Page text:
Design Details

  • Kid-proof keyboard with 1-piece plastic keys
  • ‘Drop the bass’ button for the big zinc pipe
  • All mechanisms visible

 

Pipes
Detail of the pipes, donated by David Storey
UserAtKeyboard
The moving valves are visible from the player's perspective as she presses the keys
BlowerAndWiring
Detail of regulator, blower, and electronics
KeyboardAndBigButton
Detail of kid-proof keyboard
Pipe organ v03.01 - 30 note_CS4
Illustrator rendering of the design, before I handed design and fabrication responsibilities to Cole.

Roles

Special thanks to David M Storey Inc Pipe Organ Builders for donating parts and providing invaluable advice.

SV: management, technical research, initial designs, electrical
Cole: final design, fabrication

Location

Maryland Science Center, Baltimore MD

Installed

2015

Portable Demo Devices

Goals

  • Build demonstration devices for the MSC Traveling Science Program, which visits schools in Maryland and surrounding states and performs science shows on stage for large audiences.
  • Improve on older designs, which were difficult to set up and take down, and just didn’t work very well
  • Keep items compact for easy transport

Design Details

  • We used simple yet durable materials to make the experiments more relatable, especially since audience members would not be able to touch the experiments.
  • Designed to be maintainable by Education staff, who may not have mechanical experience
p_tspDemo_20
Pendulum snake box. The snake comes off the stands and straight into the box. The box is divided to prevent tangling.
p_tspDemo_05
Pendulum snake string length adjustment jig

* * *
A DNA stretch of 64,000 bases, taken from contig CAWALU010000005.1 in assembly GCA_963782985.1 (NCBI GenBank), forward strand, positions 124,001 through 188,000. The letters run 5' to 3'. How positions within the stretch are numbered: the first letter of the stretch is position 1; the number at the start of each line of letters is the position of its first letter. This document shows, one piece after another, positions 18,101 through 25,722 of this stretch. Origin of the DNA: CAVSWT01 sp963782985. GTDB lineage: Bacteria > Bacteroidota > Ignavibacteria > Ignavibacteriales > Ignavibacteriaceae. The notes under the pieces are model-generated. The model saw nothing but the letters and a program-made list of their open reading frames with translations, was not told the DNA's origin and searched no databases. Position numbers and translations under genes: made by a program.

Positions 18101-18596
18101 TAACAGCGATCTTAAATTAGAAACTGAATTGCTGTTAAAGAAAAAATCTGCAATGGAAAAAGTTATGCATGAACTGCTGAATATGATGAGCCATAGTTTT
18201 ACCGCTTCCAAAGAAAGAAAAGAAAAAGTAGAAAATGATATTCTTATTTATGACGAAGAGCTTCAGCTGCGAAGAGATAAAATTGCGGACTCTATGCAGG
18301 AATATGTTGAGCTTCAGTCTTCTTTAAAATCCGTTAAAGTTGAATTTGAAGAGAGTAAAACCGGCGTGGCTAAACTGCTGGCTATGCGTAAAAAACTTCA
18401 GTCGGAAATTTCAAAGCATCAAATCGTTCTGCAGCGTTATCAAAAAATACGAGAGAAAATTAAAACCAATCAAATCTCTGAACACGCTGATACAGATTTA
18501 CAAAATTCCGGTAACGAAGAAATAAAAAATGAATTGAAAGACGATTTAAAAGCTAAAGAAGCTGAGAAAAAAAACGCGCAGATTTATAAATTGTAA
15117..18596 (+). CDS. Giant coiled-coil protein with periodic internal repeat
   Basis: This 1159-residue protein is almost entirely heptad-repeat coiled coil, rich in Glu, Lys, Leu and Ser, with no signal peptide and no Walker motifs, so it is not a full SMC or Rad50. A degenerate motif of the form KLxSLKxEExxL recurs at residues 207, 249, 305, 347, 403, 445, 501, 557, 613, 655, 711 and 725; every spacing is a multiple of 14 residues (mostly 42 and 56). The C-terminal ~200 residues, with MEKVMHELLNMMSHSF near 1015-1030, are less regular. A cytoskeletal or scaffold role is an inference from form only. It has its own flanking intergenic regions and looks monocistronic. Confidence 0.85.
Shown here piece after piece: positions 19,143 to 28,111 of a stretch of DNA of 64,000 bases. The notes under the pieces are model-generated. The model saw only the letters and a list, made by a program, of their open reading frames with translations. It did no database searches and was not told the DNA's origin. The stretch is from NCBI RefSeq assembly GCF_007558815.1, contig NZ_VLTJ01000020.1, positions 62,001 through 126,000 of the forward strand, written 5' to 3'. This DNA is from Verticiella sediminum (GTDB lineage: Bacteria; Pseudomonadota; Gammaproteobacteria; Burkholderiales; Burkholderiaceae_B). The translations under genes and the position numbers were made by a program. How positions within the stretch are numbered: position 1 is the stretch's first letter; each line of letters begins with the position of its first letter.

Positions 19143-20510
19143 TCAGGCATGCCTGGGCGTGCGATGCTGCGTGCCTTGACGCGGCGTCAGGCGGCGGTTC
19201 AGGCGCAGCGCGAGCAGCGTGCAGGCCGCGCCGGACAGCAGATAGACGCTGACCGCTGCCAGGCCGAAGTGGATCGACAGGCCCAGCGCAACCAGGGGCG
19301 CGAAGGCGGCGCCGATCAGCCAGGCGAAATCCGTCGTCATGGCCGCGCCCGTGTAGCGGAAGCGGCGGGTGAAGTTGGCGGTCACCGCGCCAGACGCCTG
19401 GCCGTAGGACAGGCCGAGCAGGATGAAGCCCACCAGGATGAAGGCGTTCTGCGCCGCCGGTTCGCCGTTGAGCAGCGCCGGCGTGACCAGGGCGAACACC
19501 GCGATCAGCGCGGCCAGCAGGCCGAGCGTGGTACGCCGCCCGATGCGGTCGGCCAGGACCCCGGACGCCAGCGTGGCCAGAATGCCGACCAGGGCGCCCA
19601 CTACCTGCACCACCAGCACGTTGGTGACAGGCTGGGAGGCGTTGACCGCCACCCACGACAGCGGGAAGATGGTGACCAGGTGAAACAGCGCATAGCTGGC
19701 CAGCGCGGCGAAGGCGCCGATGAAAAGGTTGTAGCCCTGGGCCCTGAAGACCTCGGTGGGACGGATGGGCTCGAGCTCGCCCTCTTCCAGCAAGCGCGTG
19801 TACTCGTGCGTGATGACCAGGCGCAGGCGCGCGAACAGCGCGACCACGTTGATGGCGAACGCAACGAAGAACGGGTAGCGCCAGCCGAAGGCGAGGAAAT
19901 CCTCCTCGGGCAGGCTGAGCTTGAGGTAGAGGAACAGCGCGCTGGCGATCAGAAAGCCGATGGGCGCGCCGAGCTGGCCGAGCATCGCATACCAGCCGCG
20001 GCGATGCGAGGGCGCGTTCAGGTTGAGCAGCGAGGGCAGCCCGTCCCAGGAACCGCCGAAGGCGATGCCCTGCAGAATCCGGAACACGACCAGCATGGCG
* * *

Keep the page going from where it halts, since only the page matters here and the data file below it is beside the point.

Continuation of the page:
p_tspDemo_15
Newton's cradle in action
p_tspDemo_16
Detail of the string adjusters. The nylon washer is easier on the fishing line than metal, and is registered to prevent rotation while the cap screw is tightened.
p_tspDemo_10
Newton's cradle box
p_tspDemo_12
Newton's cradle box
p_tspDemo_04
The stands are designed for quick setup and takedown.
p_tspDemo_09
CO2 gun demo

Roles

SV: management, design, fabrication, documentation
Cole: design and fabrication of CO2 gun demo

Location

Maryland Science Center

Completed

2016

Handy Hydros

Goals

Design and build portable activities that demonstrate hydraulics in action

Design Details

  • Challenge: Facilitators can set up a challenge, such as saving a metal toy dinosaur from a vat of acid, and the user moves the magnet to complete the challenge
  • Durability: I wanted to make the activities out of everyday materials, but it still had to be durable enough to withstand being disassembled and packed for school visits.  The devices didn’t need to be bombproof because a staff facilitator mediated the activity at all times.
  • Service: I used shoulder screws, bushings, and threaded inserts (tee-nuts) to make service as easy as possible.  The syringes are held by a press-fit collar and can be removed without tools.

 

Handy Hydros (4)
Handy Hydros (2)
Handy Hydros (1)

Roles

SV: Completed all tasks from design to documentation.  Worked with Education staff to ensure their needs were met.

Laugh Garden

Goal

Take a pile of electronics that used to be an exhibit, and give them a second life.

Challenges

The company that originally built the interactive would not return e-mails or calls, so I had to decode configuration files and wade through extraneous hardware to get things working

p_LaughGarden_04